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July 5th, 2022:

The continued Republican threat to voting

They cannot be satisfied.

Not satisfied with the new voting restrictions put in place less than a year ago, the Texas Republican Party is plowing ahead with yet new measures that would reduce the number of early voting days and end the practice of allowing any senior to vote by mail without an excuse.

At the same time, party leaders are threatening GOP state lawmakers who control the Texas Legislature with increased sanctions if they don’t support the platform, including potentially spending tens of thousands of dollars directly to oppose them in future primaries.

“We made a good step the last time, but we are not there yet,” State Sen. Bob Hall, a Republican from Edgewood, said about last year’s election reforms packages that reduced early voting hours in places like Harris County and put new restrictions on mail-in voting.

The push to further restrict early voting and mail-in ballots is rooted in former President Donald Trump’s continued claim without evidence that the 2020 election was stolen from him largely because of mail-in balloting. At the same convention where the state GOP adopted the new legislative priorities, more than 8,000 delegates also approved a resolution rejecting the “certified results of the 2020 Presidential election” and declaring “that acting President Joseph Robinette Biden Jr. was not legitimately elected by the people of the United States.”

“Texas Republicans rightly have no faith in the 2020 election results and we don’t care how many times the elites tell us we have to,” said Republican Party of Texas Chairman Matt Rinaldi, who was elected the leader of the party with no opposition.

What’s more, the Republican Party of Texas membership voted overwhelmingly at its statewide convention in June to make more election reforms its No. 1 priority for the next legislative session that begins in January. That would include increasing penalties for those who violate election laws even inadvertently, reducing early voting days and restricting mail-in balloting to only the military, the disabled and people who will be out of the county during the entirety of early voting.

Texas has allowed voters 65 and older to vote absentee without needing an excuse since 1975. If the GOP succeeds, that would end. More than 1 million Texans used vote-by-mail during the 2020 presidential election and more than 850,000 of those ballots came from people 65 and older, according to the Texas Division of Elections.

“There’s no reason, just because you’ve turned 65, that you can’t show up to vote,” Hall said in promoting the changes during the June GOP Convention in Houston.

[…]

Texas was a pioneer of in-person early voting. It created a 20-day window of early voting in the late 1980s and expanded it dramatically in the early 1990s to include more locations like shopping malls and grocery stores. Currently, Texas has two weeks of early voting before elections, though in 2020 Gov. Greg Abbott expanded early voting for an additional week to allow more people concerned about COVID-19 to vote before Election Day.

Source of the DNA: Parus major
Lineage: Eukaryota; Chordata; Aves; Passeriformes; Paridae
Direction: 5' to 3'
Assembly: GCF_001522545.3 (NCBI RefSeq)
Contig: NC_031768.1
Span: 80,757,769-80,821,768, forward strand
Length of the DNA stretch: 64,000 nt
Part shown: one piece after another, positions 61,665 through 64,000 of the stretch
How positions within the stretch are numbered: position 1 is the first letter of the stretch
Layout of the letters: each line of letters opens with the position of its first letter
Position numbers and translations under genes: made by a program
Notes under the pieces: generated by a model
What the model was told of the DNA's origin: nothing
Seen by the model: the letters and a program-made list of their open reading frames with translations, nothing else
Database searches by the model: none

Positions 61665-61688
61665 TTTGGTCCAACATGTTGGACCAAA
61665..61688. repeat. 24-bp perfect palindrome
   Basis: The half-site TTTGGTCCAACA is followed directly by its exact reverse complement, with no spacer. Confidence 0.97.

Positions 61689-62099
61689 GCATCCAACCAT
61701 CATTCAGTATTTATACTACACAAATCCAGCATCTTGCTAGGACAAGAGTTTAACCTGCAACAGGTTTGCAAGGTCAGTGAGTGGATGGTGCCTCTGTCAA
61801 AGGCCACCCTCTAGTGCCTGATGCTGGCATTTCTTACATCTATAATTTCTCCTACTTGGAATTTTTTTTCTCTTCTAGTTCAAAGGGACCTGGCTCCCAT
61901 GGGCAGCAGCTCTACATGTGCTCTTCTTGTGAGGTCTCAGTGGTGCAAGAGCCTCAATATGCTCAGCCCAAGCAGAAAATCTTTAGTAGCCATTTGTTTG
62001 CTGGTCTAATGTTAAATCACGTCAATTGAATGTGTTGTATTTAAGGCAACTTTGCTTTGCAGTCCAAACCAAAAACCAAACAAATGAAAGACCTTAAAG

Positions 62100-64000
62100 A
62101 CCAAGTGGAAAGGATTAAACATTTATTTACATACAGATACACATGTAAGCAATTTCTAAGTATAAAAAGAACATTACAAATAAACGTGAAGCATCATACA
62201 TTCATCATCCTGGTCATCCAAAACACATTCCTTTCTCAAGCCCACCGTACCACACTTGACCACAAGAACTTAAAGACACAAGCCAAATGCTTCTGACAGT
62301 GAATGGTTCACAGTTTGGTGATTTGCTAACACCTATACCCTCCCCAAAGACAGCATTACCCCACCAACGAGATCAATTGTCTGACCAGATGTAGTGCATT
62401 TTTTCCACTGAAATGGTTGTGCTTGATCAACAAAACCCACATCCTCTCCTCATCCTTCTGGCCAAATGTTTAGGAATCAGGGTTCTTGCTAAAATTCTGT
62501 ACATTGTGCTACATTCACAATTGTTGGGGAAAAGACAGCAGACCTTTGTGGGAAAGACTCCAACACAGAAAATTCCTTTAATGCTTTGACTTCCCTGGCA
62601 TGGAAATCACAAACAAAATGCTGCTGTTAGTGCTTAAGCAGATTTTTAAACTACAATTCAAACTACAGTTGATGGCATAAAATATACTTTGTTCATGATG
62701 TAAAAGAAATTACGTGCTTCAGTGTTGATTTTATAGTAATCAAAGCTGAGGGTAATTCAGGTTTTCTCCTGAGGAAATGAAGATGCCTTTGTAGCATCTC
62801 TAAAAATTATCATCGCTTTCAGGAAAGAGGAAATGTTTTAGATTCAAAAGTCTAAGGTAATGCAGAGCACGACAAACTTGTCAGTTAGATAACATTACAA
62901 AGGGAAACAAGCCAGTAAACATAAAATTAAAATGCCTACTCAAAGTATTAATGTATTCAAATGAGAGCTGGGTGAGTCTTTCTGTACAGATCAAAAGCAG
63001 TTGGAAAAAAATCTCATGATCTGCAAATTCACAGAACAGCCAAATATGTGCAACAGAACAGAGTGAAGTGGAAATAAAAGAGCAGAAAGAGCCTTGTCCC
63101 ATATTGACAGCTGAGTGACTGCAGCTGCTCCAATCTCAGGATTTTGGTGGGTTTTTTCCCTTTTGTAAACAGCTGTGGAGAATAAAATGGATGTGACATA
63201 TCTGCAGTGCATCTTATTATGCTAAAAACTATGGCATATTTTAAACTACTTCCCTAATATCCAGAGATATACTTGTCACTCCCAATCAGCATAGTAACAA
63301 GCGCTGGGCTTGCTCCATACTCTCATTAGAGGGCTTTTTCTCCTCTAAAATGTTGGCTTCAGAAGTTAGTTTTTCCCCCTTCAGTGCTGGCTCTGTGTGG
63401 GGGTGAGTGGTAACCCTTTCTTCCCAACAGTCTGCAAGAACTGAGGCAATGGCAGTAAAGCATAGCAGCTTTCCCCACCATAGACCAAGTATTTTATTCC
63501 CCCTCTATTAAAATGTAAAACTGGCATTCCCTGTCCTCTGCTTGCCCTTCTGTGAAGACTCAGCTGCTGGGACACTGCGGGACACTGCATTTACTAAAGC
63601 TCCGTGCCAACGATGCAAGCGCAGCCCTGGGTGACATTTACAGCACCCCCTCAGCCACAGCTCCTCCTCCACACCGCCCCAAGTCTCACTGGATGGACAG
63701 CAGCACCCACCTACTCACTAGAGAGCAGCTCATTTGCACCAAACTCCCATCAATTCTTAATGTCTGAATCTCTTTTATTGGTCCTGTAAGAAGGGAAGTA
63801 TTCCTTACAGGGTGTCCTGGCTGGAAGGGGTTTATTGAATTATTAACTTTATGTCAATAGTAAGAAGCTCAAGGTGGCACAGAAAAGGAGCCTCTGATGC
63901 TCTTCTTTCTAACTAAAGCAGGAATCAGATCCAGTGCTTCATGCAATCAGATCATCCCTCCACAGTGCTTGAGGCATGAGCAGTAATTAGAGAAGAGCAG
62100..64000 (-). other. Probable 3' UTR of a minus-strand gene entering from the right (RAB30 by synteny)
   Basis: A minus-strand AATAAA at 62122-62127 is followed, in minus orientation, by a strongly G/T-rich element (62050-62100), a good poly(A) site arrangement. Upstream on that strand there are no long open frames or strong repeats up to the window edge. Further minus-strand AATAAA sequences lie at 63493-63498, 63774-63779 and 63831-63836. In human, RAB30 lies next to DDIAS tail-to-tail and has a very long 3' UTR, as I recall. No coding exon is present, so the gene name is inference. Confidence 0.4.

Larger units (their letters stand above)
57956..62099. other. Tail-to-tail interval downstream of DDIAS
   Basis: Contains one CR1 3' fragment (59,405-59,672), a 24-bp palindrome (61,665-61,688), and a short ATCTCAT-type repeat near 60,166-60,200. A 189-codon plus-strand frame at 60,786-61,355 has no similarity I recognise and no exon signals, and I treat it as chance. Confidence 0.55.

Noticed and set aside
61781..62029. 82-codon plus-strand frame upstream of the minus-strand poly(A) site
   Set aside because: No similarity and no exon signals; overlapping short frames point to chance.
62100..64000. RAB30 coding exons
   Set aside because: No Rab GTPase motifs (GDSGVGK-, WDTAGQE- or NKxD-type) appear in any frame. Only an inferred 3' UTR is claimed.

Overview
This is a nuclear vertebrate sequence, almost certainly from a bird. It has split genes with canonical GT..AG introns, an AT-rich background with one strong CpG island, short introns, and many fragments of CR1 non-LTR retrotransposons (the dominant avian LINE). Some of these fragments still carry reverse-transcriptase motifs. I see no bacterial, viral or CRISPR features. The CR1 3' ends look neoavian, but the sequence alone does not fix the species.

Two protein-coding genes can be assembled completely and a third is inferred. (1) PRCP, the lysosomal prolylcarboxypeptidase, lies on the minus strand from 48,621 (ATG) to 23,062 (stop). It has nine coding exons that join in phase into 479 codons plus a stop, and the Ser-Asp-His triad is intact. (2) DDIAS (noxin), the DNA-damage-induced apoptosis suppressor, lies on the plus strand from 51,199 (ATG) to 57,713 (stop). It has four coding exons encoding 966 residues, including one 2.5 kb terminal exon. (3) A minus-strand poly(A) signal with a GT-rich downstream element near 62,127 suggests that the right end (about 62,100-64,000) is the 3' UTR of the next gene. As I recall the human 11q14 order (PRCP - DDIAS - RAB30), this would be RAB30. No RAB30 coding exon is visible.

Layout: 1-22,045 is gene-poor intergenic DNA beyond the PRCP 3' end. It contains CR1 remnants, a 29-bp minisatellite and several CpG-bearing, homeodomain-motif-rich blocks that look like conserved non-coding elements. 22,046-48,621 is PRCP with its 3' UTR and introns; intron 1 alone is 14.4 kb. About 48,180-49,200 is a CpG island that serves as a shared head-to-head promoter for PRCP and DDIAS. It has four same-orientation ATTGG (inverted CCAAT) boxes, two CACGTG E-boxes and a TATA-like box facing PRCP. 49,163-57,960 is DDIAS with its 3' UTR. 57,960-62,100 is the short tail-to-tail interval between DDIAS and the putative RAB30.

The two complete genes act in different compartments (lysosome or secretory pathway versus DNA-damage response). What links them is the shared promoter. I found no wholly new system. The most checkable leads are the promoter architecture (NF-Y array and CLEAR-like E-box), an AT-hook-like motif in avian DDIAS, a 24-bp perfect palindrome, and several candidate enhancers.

If the state cut early voting to just one week, as Hall has proposed, it would affect up to 6.5 million Texans — that’s how many voted in the first two weeks in 2020.

Look, there’s no point in deploying things like “logic” to point out that they seem to have no problems with the elections that they won, or that doing this would hurt their voters, too. It doesn’t need to make sense. It also doesn’t matter whether the “regular” Republicans support this madness or not. Once it has a foothold, the momentum only goes in one direction. Either we win enough power to hold them off, or we are left with nothing but the hope that the likes of Bryan Hughes is unwilling to go that far.

Also of interest:

The Harris County Attorney’s office on Thursday said it is looking into allegations a grass-roots group knocked on doors in Sunnyside and attempted to get residents to sign affidavits verifying the identities of registered voters living at their addresses.

The county attorney’s probe is based on a complaint from at least one Sunnyside resident who said two men came to her home and asked questions they said were to confirm the identities of registered voters who live at that address. The men gave her an official-looking affidavit form and asked her to sign it attesting to the residents at the address “under penalty of perjury.”

“We are investigating this issue and exploring legal options to protect residents and prevent this from happening again,” the County Attorney’s office said in a statement, adding it is working closely with the Harris County Elections Administrator’s office to fully understand what happened.

In a Wednesday evening news release, the elections office warned residents against “scammers” it said pretended to be from the county elections and voter registration offices and attempted to collect sensitive personal information from voters.

The County Attorney’s office, however, said it had no information that anyone had attempted to misrepresent themselves as public employees, which would be illegal.

The two men, according to doorbell camera video footage recorded by a Sunnyside resident, wore badges identifying themselves as members of Texas Election Network, a conservative grass-roots organization formed in 2021.

[…]

In video footage recorded Sunday and reviewed by the Houston Chronicle Thursday, a man carrying the clipboard explains to the resident: “What they told us to do is get a yes or no to confirm whether everybody is here. If not, we’ll take the ones off that are not, and then they update their records.”

The Texas Election Network website — which has minimal information about the organization and does not disclose its leadership — lists five objectives, including clean voter rolls and fraud-free absentee ballots.